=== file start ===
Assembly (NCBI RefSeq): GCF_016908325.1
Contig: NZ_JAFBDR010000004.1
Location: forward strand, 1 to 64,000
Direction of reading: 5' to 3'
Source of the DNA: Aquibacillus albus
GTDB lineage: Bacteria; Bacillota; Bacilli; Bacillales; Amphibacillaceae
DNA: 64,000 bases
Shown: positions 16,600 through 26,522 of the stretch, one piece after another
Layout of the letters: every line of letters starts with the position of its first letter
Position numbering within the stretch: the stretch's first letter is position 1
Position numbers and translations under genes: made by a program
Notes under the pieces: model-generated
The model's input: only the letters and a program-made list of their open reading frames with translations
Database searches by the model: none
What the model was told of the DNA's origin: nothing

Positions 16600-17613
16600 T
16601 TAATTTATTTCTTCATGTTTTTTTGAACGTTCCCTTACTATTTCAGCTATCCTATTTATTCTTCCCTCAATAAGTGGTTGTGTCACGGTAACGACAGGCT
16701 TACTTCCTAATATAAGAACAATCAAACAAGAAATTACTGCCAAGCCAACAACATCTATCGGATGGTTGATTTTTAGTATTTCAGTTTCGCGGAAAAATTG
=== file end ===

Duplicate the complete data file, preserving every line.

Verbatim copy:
Assembly (NCBI RefSeq): GCF_016908325.1
Contig: NZ_JAFBDR010000004.1
Location: forward strand, 1 to 64,000
Direction of reading: 5' to 3'
Source of the DNA: Aquibacillus albus
GTDB lineage: Bacteria; Bacillota; Bacilli; Bacillales; Amphibacillaceae
DNA: 64,000 bases
Shown: positions 16,600 through 26,522 of the stretch, one piece after another
Layout of the letters: every line of letters starts with the position of its first letter
Position numbering within the stretch: the stretch's first letter is position 1
Position numbers and translations under genes: made by a program
Notes under the pieces: model-generated
The model's input: only the letters and a program-made list of their open reading frames with translations
Database searches by the model: none
What the model was told of the DNA's origin: nothing

Positions 16600-17613
16600 T
16601 TAATTTATTTCTTCATGTTTTTTTGAACGTTCCCTTACTATTTCAGCTATCCTATTTATTCTTCCCTCAATAAGTGGTTGTGTCACGGTAACGACAGGCT
16701 TACTTCCTAATATAAGAACAATCAAACAAGAAATTACTGCCAAGCCAACAACATCTATCGGATGGTTGATTTTTAGTATTTCAGTTTCGCGGAAAAATTG